That night at dinner before the entire royal household the king asked the queen where the ring he had given her was. She was not wearing his gift. Claiming she had mislaid it the queen contacted her lover. His tale horrified her. While sleeping by the river someone had stolen the ring. Neither knew the king had thrown it in the Clyde.

Realising that the king must be aware of her adultery the distraught queen went to consult Kentigern. After listening to her story the saint prayed for guidance. He then told the queen to send her most trusted servant to fish in the river and to bring

back the first fish caught. This turned out to be a fine salmon and following the saint's instructions the queen had it cut open. There in the stomach of the salmon was her ring. That night she showed it to her husband and thinking he must have been mistaken in his suspicions he apologised to her.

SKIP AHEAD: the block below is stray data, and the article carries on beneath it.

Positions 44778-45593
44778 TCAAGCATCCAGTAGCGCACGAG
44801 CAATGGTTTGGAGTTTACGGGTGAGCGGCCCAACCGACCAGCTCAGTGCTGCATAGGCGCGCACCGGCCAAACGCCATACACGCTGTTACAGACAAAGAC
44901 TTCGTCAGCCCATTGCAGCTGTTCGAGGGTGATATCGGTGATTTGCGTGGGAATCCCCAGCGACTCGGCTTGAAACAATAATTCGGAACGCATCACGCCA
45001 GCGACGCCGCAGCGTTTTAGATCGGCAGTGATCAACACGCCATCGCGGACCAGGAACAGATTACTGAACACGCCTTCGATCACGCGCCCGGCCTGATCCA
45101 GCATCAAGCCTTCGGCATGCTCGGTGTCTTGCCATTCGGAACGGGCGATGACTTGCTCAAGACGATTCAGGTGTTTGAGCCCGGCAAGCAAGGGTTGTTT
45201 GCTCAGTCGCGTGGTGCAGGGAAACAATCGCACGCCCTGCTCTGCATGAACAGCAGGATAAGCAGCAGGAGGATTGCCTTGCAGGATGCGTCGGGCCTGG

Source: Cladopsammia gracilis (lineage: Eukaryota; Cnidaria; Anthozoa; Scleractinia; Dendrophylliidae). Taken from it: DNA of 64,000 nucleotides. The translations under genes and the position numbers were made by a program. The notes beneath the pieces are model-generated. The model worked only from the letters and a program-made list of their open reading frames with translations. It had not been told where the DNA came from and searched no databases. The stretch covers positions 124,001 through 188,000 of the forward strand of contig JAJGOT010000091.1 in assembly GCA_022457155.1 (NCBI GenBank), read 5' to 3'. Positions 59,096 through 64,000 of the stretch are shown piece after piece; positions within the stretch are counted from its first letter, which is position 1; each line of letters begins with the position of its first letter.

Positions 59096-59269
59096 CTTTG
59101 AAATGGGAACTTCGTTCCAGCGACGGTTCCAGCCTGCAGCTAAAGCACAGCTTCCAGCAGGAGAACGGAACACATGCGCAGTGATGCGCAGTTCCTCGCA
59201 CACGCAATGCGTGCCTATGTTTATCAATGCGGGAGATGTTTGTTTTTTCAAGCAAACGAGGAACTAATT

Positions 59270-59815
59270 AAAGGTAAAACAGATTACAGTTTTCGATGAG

In later years Kentigern lived for a while in Wales where he met St. David and founded a monastery on a site chosen for him by a wild white boar. The white boar was especially sacred to the Celtic pagans. Eventually he returned to Strathclyde and had a miraculous meeting with Columba, who noticeably treated Kentigern as an equal.

Like all the early Celtic saints Kentigern lived a simple, even frugal life. He ate sparingly and wore clothes of coarse haircloth and goatskin. His pillow was a large stone. He was noticeably impervious to cold, often preaching sermons while up to his neck in rivers or burns, even in the middle of winter. Rain or snow miraculously avoided him, a benefit often shared by those next to him. At last at the age of 185 an angel came and told the aged holy man to take a warm bath. This he did and passed on into the company of the God he had worshipped so long and devotedly.